When to engage, and when to withdraw from climate debate?
Climate activists have finite energy, time and resources. Blunderbuss opponents indiscriminately, and you risk either misdirecting your energy on people already entrenched on one or other side of the debate, or burnout.
Both results lead to Inaction. Given that Inaction is the desired outcome of Big Oil, the Deniers, and those who profit from the status quo, this counts as a defeat.
So how best to keep your powder dry? How do you know when to walk away, when to square up, and when to engage?
Knowing when to walk away is important. Face-to-face fact shouting, name calling or slogan chanting has its place, but rapidly loses impact. Like non-violent protest, we know the results of too little, but too much risks alienating the undecided.
For anyone looking for excuses for Inaction, being inconvenienced by protestors blocking roads or disrupting events is a gift.
Withdrawing to pasture
Simply walking away and saving your energy for a more promising engagement is prudent. Returning to the Good Cow/Bad Cow debate, there are few more qualified commentators than the weekly newsletter published by the UK’s Riverford Organic Farmers.
Riverford has a decades-long, and pretty unimpeachable, history of sustainable practice and innovation. After scaling up a local veg box scheme to a multi-million pound national franchise, winning copious awards for organic integrity, business ethics and customer satisfaction, its founder transferred ownership 100% to its employees.
Impressively pragmatic and un-ideological, Riverford spends a great deal of time and energy in engaging its customers by explaining the realities of farming. When criticised for raising prices, it explains exactly why, saying that in order to be sustainable, food should reflect the real cost of production.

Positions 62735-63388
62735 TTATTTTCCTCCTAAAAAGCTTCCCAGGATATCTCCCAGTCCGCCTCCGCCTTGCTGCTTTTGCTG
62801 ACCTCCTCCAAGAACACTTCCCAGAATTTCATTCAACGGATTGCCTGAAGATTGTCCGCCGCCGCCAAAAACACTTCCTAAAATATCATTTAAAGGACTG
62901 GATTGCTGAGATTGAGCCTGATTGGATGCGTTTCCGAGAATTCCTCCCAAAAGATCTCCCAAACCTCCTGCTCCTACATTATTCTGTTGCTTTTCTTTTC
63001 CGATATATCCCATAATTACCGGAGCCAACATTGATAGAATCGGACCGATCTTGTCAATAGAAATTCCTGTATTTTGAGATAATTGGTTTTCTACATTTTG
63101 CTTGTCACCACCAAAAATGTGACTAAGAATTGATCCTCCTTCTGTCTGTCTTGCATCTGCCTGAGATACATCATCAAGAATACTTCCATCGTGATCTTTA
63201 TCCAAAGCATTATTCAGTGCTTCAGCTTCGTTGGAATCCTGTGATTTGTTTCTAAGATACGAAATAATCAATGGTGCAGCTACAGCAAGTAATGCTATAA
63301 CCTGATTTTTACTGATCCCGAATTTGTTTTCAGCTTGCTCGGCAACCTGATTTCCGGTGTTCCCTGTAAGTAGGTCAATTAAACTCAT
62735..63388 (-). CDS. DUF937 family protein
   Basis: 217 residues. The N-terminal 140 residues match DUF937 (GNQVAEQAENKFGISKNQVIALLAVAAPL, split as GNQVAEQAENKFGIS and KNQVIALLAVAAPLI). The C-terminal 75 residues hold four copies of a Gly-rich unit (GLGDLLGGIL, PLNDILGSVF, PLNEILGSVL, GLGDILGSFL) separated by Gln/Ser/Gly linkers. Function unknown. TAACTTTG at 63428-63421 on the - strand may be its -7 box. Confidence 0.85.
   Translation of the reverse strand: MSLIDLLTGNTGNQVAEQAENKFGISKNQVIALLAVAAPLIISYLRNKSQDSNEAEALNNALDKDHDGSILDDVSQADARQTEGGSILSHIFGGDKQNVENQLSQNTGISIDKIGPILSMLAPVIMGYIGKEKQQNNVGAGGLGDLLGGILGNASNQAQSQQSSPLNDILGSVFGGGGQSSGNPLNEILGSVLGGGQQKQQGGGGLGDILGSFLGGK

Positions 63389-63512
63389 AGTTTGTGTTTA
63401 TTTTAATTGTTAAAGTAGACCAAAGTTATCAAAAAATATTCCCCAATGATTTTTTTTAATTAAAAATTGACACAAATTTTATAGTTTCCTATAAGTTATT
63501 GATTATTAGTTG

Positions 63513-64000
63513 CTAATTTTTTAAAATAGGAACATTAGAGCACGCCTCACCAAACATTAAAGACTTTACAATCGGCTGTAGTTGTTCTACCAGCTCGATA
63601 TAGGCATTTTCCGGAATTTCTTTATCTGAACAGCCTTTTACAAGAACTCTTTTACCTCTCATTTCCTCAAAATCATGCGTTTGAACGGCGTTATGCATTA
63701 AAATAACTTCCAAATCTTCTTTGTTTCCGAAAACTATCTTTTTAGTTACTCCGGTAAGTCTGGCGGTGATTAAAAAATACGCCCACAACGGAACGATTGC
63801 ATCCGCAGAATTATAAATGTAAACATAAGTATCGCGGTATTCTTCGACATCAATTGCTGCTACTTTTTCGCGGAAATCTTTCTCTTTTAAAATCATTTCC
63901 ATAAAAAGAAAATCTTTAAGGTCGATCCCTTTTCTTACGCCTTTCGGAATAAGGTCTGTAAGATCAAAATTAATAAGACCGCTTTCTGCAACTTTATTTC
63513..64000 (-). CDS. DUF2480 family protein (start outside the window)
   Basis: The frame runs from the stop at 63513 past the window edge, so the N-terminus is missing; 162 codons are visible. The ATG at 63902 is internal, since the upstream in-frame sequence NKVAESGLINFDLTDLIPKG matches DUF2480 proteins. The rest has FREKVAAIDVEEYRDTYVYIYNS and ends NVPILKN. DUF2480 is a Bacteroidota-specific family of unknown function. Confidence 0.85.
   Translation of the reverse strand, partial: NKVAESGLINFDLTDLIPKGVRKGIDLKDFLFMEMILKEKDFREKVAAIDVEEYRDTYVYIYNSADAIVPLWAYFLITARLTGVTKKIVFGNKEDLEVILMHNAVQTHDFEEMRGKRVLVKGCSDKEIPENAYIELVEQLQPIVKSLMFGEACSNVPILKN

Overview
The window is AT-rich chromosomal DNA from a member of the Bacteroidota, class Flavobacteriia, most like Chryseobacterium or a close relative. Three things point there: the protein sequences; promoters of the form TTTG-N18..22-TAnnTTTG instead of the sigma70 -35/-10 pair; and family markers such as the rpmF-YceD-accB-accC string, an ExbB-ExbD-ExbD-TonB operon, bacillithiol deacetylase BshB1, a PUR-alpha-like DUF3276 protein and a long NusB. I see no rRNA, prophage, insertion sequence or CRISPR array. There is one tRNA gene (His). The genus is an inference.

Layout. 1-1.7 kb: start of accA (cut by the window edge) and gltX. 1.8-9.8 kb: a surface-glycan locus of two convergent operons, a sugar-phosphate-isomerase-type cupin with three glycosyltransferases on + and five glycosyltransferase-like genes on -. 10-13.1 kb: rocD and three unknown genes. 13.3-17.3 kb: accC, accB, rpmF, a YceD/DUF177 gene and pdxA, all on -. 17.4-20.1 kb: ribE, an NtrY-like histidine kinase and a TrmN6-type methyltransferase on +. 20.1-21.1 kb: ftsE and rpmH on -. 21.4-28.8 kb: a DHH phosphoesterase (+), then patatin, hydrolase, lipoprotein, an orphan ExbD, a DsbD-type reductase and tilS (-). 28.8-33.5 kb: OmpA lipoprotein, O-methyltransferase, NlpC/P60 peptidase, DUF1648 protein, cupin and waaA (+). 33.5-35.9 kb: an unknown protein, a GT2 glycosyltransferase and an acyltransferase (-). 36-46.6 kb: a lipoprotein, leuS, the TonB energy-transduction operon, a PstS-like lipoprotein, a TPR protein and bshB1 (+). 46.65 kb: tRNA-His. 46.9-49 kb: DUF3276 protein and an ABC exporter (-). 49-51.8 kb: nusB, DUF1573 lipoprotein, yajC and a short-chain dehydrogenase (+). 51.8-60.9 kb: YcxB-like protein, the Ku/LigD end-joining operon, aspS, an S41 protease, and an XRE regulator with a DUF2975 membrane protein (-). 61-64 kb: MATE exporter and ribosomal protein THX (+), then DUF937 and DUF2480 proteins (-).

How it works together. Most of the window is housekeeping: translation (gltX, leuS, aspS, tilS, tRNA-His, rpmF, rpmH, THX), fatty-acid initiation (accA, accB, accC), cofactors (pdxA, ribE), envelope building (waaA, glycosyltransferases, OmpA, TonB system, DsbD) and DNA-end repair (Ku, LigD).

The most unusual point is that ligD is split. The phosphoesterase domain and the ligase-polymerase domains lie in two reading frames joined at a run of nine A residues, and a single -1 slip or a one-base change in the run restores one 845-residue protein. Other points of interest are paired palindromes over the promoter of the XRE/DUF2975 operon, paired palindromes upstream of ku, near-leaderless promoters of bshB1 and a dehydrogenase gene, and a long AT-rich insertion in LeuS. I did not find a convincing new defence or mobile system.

Early in Riverford’s history, there was a lot of noise about Food Miles and the carbon benefits of buying locally-grown produce. This instinct made intuitive sense, but lacked any scientific rigour. Riverford commissioned university research which produced some unexpected findings -trucking tomatoes from Spain proved to be way less carbon intensive than growing them in local polytunnels.
Rather than bury such inconvenient truths, Riverford embraced them, taking the time and care to explain the science to their customers in accessible, non-alienating terms, even though their entire business model minimised food miles.
The most sustainable thing is to eat local produce in season, Riverford made plain to its customers, but if you really want tomatoes year round, it’s less carbon-intensive to import them by truck from Spain than grow them here…
What would Wicked Leeks say?
So readers of Riverford’s excellent, and wittily-titled weekly newsletter Wicked Leeks, must have looked forward to which side they took in this binary debate.
As suppliers of organic veg and meat/dairy, few farmers have more expertise and hands-on experience. Unlike many ineffective green activists, who focus entirely on changing individual behaviour, Wicked Leeks promotes influencing government regulation. What, then, did they make of the Savory/Monbiot debate?
Their editorial was brief, and a model of walking away from ineffective debate. It noted the
‘fake polarisation and binary decision forced upon us’
and pointed out one of the more gaping holes, that of ignoring
‘the absolute wild west show that is soil carbon accounting at the moment’.